This is one of those books I enjoyed more as it went on than I did in the beginning. The entire story happens in snippets, it jumps time fairly quickly in the beginning to highlight significant moments between the two main characters. We see the feelings develop from early childhood this way. The jumps get smaller after the main characters confess their feelings and this is when I started enjoying it more.
I actually enjoyed all of the characters a great deal, both main and supporting ones. Despite not getting to really know the supporting characters a lot, they had personality and no one character felt like another to me.
This story didn’t really focus on the romance or build-up to the relationship as much as the work they had to put in in order to just be together. I liked this, it was different than I expected, but I do admit I felt like it dragged just a bit in certain parts. Overall though I appreciated seeing the sacrifices they made and where willing to make to be together.
I had a bit of a rough start with this book. The story literally starts at birth for one of the characters and from here we get snippets of time with the two of them growing up together. Madeline works as a personal maid for Gabrielle from a young age and we see their friendship develop in these snippets that jump time significantly early on in the book. We get to see Gabrielle treating Madeline more as a friend than servant, teaching her to read and write which is considered taboo for servants.
At first this was not my favorite. I would have liked to see more of the growth of the feelings between these two, though admittedly Madeline comes to understand the depth of those feelings much faster than Gabrielle, who mostly feels that she just needs Madeline close all the time, but doesn’t understand why.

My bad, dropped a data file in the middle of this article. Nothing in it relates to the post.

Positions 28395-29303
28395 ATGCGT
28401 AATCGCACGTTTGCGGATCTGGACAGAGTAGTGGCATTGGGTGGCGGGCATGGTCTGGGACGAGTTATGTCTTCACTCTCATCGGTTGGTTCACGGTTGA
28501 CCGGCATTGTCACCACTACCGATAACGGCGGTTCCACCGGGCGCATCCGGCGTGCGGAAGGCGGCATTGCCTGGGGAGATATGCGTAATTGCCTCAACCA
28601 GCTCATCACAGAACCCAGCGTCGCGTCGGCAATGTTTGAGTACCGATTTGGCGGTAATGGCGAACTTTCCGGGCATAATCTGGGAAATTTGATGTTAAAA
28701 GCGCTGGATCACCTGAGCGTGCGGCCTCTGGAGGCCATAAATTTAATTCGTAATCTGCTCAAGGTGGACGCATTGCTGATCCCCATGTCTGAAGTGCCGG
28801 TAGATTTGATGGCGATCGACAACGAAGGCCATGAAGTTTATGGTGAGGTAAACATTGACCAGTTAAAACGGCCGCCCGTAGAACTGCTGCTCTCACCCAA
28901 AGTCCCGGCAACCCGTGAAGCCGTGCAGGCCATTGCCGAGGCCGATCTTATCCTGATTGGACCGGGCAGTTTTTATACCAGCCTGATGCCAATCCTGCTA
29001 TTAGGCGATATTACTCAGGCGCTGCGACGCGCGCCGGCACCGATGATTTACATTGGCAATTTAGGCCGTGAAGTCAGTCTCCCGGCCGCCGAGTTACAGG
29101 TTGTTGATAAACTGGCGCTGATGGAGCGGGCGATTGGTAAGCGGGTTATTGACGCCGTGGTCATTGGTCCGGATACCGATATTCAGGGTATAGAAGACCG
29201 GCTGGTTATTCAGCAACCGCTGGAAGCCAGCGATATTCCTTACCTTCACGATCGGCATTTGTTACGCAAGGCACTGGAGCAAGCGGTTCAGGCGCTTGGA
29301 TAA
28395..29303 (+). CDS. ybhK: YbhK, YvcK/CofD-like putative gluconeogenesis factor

When Gabrielle’s father finds that she has been educating Madeline and decides they need to be separated, this is when I start really enjoying the story. Gabrielle’s father decides it’s time to match her with a husband, who turns out to be shady and abusive even at their first meeting. Madeline defends her and as a result, decides the only way to keep her safe is to pose as a man and challenge the would-be husband for her honor.
I really liked seeing how far Madeline was willing to go, posing as a man named Alexandre to court her. Madeline recruits the help of her cousin Timothee, who also works for the family as a stable hand, to help her be convincing and to fight against the betrothed. Gabrielle falls hard for Alexandre, but is hurt and and feels betrayed when she realizes this is, in fact, Madeline. Gabrielle banish Madeline who continues to live life as a man because of the freedom it provides. Madeline fakes the death of her female identity in order to simplify things for herself.
From here on, the story ramps up. The time jumps are shorter and Gabrielle realizes the depth of her feelings for Madeline. The two agree to court in secret but hope to win over Gabrielle’s father. Rebellion of the poorer masses against the wealthy forces everyone to part ways for safety, Gabrielle and Madeline go while her father stays behind. Madeline learns of her love of theater when they join a traveling performance group heading in the same direction they are.
The rest of the story really focuses on the two of them figuring out how to be together despite Gabrielle’s father forbidding it due to Alexandre being nothing more than a stable hand and not the noble he was pretending to be. I really enjoyed seeing the hoops these two jumped through in order to be together. Keeping Madeline’s true identity secret from everyone but a small few was fun to see unfold and them faking pregnancy so that they would have to be allowed to wed was clever and interesting.
The story did drag a little bit from here for me. I felt like it started focusing a bit too much on what was happening around them and less on the romance between them. I started missing that aspect and would have liked to see a bit more of their time alone together.
I thought this story was interesting and different. It was less romance than historical fiction. There was much more focus on everything that happened after they getting together part. This was not a bad thing by any means, especially if this history aspect is more what drew you to the book.